Posted by: Geoff Wing | September 14, 2009

Unlearning a foreign culture

This is a story about one of my more humiliating career experiences. I was living in Tokyo and had just joined a new foreign company expanding around the globe, and was conversing with one of its executives. He asked me what I thought its main sales challenge would be in the USA. I said that the location of their head office – in a former Soviet “eastern bloc” country, was going to be a problem for Americans who remembered the1960’s Cold War. He agreed, saying that perception is everything in business. Little did I know that my perceptions about that country and the Soviet Union would impair my own ability to work with that company.

My childhood taught me everything I knew something about the country. When I was young, it was called “Czechoslovakia” and they were fierce international hockey opponents. I knew they came from an evil Communist place owned and operated by the Soviet Union. I knew they were sad losers during World War II, and remembered reading Franz Kafka’s depressing and bizarre novels about stifling bureaucracy (The Trial) and human cockroaches (The Metamorphosis) while in high school.

With this information, I set to work. In my first week, I already faced several setbacks, so I knew I was dealing with rulebound bureaucrats working according to communist ideas that were going to be completely impossible. I regretted that I had joined the firm.

Fortunately, company executives sent me to their headquarters for several weeks of training and familiarization. Reading, talking to people, and making friends made my head spin – I had been unaware of even the most basic facts about the country: it had returned to being a liberal democracy in 1989 after liberating itself from the Soviets, and became the “Czech Republic” in 1993. I learned that my assumptions about the place were ridiculous. Because it was Catholic country, I expected the influence of the church to be strong, but was completely wrong. I expected to see Soviet-style crumbling infrastructure, and strong Soviet-style social conservatism, but was mistaken. I realized I was in serious culture shock, that my assumptions and misunderstandings were warping my perceptions so badly that everything I experienced became a validation of my negative ideas about the country and its social system. I needed to be completely reprogrammed – to forget what my childhood years had taught me.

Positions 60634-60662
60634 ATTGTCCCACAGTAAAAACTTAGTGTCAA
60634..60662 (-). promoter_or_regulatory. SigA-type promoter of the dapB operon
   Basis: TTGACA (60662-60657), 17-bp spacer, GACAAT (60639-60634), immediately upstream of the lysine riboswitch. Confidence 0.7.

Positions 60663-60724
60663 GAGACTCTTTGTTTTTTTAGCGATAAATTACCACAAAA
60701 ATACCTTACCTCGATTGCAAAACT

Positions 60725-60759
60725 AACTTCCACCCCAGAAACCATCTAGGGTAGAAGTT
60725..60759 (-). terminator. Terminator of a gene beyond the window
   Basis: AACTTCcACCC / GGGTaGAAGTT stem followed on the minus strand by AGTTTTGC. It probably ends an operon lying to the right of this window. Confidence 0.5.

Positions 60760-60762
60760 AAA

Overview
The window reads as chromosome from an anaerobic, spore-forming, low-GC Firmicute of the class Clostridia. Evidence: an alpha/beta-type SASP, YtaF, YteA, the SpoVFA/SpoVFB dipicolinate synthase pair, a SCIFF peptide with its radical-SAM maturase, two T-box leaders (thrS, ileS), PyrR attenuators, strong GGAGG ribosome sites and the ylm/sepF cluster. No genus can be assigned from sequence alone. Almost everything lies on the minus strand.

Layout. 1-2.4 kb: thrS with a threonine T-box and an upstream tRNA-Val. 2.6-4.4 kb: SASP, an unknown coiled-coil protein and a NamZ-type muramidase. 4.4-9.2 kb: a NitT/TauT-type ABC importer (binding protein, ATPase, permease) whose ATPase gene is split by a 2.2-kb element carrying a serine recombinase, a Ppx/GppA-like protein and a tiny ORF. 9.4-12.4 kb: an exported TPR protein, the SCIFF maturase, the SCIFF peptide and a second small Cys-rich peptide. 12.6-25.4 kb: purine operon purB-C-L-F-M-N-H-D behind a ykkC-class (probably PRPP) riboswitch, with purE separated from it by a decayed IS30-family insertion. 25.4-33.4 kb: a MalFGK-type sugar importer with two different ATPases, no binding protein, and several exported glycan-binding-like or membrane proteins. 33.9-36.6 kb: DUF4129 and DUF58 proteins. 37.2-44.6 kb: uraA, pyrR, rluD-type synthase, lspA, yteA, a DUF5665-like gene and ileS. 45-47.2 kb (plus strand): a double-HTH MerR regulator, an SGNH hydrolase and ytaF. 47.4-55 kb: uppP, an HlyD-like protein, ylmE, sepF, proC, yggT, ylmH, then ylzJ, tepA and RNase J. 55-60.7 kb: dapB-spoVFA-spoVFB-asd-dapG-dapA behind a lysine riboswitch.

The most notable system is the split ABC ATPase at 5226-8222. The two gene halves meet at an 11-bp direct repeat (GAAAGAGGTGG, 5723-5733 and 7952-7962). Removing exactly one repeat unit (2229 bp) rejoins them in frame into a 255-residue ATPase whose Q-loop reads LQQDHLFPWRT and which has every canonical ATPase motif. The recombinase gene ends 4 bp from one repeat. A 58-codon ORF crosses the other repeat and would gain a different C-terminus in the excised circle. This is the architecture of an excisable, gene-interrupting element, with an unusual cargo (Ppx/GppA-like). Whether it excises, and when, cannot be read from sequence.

I was humbled by this experience because as a Canadian-born person who had moved to Japan 11 years earlier, and with my decade of international business experience, I was proud of my multi-national experience and my ability to  work across cultures and countries. I had happily adapted to Japan. But I completely failed to see within myself  the deep distrust and negative beliefs about Eastern Europe and the Soviet Union that I had accumulated since childhood. It took several weeks on Czech soil with Czech friends, plus my determined efforts to identify and purge my inaccurate beliefs and assessments, for me to understand that my anti-communist upbringing had completely blocked me in evaluating a country, a society, and my daily experiences for what they really were.

All of this taught me the importance of unlearning everything I think I know when faced with new and unusual situations. It taught me to distrust many of the beliefs and perceptions that I carry inside me. It taught the importance of asking questions and cultivating a curious mind – one that starts empty so it can be filled with the knowledge that one learns from experience.


Responses

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